What Are the Main Questions People Are Asking Today?

I am considering writing up a study called “Questions People Are Asking” for our small groups. I have some ideas (always try to keep my ear to the ground, right?) but I am wondering what questions do you think are resonating in our culture today. We are going to do this Jeopardy style…start your comment with relevant question(s). This can be questions Christians or non-Christians have in our world today regarding faith, Christianity, culture, etc.


About mattdabbs
I am a minister, husband, and father. My wife and I live and minister in Saint Petersburg, Florida. My primary ministry responsibilities include: small groups, 20s and 30s, involvement, and adult education.

8 Responses to What Are the Main Questions People Are Asking Today?

  1. Luke says:

    Can I be a Christian without being part of the Church?

    In my experience, this question (or a variant of it) is a common one with several different arguments supporting it:

    – “Where two or more are gathered” means my family can “have church” at the lake in the summer with no problem!
    –I can read my Bible at home; what do I need the church for?
    –I feel much closer to God out in his creation than “in church”.

    All of these belie a woefully incomplete understanding of what the Church is and does.

  2. I find many people are interested in a nebulous spirituality with little connection to any church. Part of this flows from the “New Age” views so rampant in our society, especially in our entertainment and other media.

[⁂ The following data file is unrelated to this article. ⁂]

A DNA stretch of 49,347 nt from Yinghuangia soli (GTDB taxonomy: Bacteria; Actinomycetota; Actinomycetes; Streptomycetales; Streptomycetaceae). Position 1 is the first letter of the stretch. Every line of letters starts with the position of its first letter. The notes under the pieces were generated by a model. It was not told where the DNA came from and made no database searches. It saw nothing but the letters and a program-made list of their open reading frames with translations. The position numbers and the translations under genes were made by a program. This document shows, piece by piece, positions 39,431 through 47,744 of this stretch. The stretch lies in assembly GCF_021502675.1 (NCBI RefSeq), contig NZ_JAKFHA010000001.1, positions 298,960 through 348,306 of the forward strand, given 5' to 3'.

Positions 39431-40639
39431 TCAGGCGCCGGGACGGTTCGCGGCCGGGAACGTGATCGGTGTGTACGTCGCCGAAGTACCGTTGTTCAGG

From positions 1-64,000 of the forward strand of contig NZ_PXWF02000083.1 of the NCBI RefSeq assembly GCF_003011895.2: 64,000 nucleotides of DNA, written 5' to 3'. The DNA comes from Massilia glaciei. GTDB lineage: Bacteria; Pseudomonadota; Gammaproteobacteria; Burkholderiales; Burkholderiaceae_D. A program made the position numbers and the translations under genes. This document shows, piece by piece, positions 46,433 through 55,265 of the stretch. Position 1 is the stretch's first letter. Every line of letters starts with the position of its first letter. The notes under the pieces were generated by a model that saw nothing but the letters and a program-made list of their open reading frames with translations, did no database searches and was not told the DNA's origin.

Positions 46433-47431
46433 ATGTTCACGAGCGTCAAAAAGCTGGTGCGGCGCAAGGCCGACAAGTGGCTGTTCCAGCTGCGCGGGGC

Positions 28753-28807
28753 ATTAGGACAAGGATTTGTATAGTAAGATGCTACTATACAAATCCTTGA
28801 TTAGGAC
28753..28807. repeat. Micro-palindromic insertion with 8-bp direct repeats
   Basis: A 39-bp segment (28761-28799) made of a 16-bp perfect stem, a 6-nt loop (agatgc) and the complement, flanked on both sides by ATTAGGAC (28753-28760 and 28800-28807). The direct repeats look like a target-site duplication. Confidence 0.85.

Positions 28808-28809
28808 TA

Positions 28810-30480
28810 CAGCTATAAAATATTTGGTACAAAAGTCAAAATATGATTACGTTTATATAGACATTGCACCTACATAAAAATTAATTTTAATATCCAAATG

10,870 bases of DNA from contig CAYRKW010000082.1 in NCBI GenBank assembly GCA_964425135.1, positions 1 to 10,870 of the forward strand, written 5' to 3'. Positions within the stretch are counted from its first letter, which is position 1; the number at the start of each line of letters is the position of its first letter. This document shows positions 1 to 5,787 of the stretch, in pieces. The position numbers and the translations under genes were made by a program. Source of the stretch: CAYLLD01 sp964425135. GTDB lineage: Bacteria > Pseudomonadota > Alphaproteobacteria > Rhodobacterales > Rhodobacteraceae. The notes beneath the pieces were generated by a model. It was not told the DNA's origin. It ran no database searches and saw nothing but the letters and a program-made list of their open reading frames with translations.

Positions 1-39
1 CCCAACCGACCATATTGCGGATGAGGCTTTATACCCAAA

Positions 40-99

I’m glad you are exploring this. Most of our personal work approaches have been directed at converting people from “the denominations” – not at converting unbelievers. I’m sure you will include questions about evidences. However, I’m convinced the best evidence we can present is Jesus Himself – especially if He is living in the heart of the messenger. I remember hearing once of a missionary to Japan (not a nation known for its faith in Jesus!). Initially, this missionary presented arguments for God, Jesus, the Creation, the Bible, etc. with little result. When he began to answer questions with stories about Jesus, he began to generate interest.

  3. Nathan says:

    The reliability or relevance of the Bible would be one I think people in both camps (Christians and Non Christians) struggle with. Especially as the moral code the Bible outlines is continually challenged in many areas, the question I hear a lot is “is the Bible still relevant to our culture”. With cultural changes and scientific advancements, can we trust the Bible as a relevant authority in our faith walk and our life?

  4. James Wood says:

    The classic still hasn’t gone away: “If God is good, then why do bad things happen?”

    Along a similar tack to the previous comments: “If I’m a Christian do I have to be Republican (or homophobic)?”

    “Why can’t I just follow Jesus?”

    “Why don’t you keep your religion to yourself?”

    “How can I trust the bible? It’s written by people who make mistakes (or it’s full of contradictions).”

    “What makes Christianity different from every other religion?” or “Why should I believe in a religion that promotes hate, violence and murder?”

  5. wjcsydney says:

    Why don’t Christians live lives that exemplify love?

  6. Probably already been mentioned, but “Why did God let that happen?”

    My favorite way to handle it is to confuse people. (g) I talk about the tension between God’s sovereignty/control & free will. Then I go to Acts 2:23 which expresses both concepts. So did God make that happen or is that thing happening a result of my / someone else’s sin issues? And the answer is, “Yes.”

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